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I’ve noticed we get stuck in labels. “I have generalized anxiety! I have ocd! rocd! I’m Entp! oh wait, Enfp! or maybe infp!” – its fine, I get stuck in labels too. We all do.

It’s another way to keep ourselves in tunnel vision and distract ourselves from getting to know ourselves and even, others.

It seems helpful to figure out your box, but even if you see a professional psychologist they won’t focus on your label, they’ll focus on you.

They’ll look at you as a whole – Its something extremely important when you speak to clients, to have a holistic approach that is.

I’ve noticed we don’t really give ourselves the same approach, we look at ourselves trying to put ourselves in a diagnosis every time we feel something. Like seriously? We spend so much time, trying to know “what is this feeling (eg. nervousness) ?” instead of actually going through the process of feeling it, as it is suppose to exist.

You start to lose a sense of who you are, outside of your head. It’s a pain in the ass if you want to actually recover. We lose grasp of what is actually important – which is the present.

When you focus so much on labels you aren’t focusing on reality – you’re focusing on theory. What could possibly be more important than your reality? your situation? right now?  not your situation that happend 10 minutes ago or 10 days ago. But what is happening right now. Nothing is more important than that.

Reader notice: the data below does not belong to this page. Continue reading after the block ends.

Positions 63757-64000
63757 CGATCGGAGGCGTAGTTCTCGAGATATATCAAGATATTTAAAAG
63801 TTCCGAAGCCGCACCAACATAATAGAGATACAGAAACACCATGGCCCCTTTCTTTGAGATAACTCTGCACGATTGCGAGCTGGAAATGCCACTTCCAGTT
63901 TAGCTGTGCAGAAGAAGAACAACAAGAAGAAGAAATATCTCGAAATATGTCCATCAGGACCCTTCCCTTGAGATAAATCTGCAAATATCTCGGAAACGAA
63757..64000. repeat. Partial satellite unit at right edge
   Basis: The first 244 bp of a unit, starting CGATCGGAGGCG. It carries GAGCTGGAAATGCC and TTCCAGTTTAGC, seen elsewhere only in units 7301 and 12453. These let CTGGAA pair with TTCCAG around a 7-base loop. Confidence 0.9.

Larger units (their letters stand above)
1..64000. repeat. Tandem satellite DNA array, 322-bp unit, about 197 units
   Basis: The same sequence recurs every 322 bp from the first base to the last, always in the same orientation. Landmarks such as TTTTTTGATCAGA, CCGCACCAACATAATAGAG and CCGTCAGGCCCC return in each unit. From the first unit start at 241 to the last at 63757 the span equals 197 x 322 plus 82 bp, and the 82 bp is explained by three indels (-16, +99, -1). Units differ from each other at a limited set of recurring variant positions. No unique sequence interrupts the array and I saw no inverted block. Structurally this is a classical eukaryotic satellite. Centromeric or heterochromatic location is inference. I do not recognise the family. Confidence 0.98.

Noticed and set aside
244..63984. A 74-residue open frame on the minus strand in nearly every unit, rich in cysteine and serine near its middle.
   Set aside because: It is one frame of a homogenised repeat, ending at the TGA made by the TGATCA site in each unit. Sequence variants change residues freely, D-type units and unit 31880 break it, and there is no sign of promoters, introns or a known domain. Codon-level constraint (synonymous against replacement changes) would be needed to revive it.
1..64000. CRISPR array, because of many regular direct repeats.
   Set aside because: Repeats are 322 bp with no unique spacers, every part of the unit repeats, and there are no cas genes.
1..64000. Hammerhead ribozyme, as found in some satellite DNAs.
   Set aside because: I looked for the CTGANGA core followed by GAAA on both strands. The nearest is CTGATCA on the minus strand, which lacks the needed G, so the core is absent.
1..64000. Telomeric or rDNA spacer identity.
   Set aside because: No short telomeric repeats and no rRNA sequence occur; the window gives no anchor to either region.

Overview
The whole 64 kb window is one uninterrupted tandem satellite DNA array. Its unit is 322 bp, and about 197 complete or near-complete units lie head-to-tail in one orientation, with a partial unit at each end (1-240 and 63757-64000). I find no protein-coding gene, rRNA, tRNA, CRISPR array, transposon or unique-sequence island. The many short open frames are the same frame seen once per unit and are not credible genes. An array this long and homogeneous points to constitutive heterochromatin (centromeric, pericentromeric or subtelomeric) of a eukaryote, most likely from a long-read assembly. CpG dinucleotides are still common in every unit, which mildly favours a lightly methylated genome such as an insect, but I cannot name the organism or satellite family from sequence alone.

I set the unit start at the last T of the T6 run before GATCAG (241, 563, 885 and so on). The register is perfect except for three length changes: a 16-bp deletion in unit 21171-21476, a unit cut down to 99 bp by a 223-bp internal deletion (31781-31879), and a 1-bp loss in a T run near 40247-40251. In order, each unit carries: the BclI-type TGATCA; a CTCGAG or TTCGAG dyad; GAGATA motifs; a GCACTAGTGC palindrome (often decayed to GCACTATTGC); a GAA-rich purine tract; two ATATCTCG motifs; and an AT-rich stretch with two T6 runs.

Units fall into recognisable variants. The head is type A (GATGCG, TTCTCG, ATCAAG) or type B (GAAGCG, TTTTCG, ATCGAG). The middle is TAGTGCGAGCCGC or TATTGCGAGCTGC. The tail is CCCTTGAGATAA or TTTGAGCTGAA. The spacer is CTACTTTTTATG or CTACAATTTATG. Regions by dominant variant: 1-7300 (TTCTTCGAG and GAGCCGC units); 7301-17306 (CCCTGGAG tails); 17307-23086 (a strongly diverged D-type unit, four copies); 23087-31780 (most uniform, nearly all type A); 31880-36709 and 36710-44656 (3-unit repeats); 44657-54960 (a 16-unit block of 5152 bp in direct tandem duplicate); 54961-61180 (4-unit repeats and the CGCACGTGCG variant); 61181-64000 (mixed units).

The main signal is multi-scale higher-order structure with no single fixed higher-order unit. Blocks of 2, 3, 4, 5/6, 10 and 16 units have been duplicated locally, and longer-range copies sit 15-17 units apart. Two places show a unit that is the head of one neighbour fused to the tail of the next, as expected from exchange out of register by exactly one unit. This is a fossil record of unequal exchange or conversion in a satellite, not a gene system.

When you focus so much on labels, you aren’t focusing on reality.

You may become focused on a fallible definition written in a book called the dsm-5, that is probably kind of unethical in many ways. It’s helpful yes, but it is also a construct we have created through rational language. It is logic.  You are a person – you are as a-rational as it gets  (not to be confused with irrational).

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You are a part of nature – you’re NOT engineered and easily explainable through rational thinking. You cannot be defined, just through language.

Its kind of hypocritical for me to say, since I literally created a support group for people who identify with a certain label associated around OCD. However, I want you to start shifting your focus from identifying yourself as a label, searching for feelings that could be the label, and start focusing on you and your situation.

Start accepting yourself – instead trying to work out which parts of you are you and which parts are your diagnosis. You are you.

You’re a person, get to know yourself. Get to know the things that we call ‘good’ and the sharp prickly bits too – which I think are just as meaningful as the things we call ‘good’.

Learn about yourself, not just your diagnosis.

Much love, chloe xx

 

 

 

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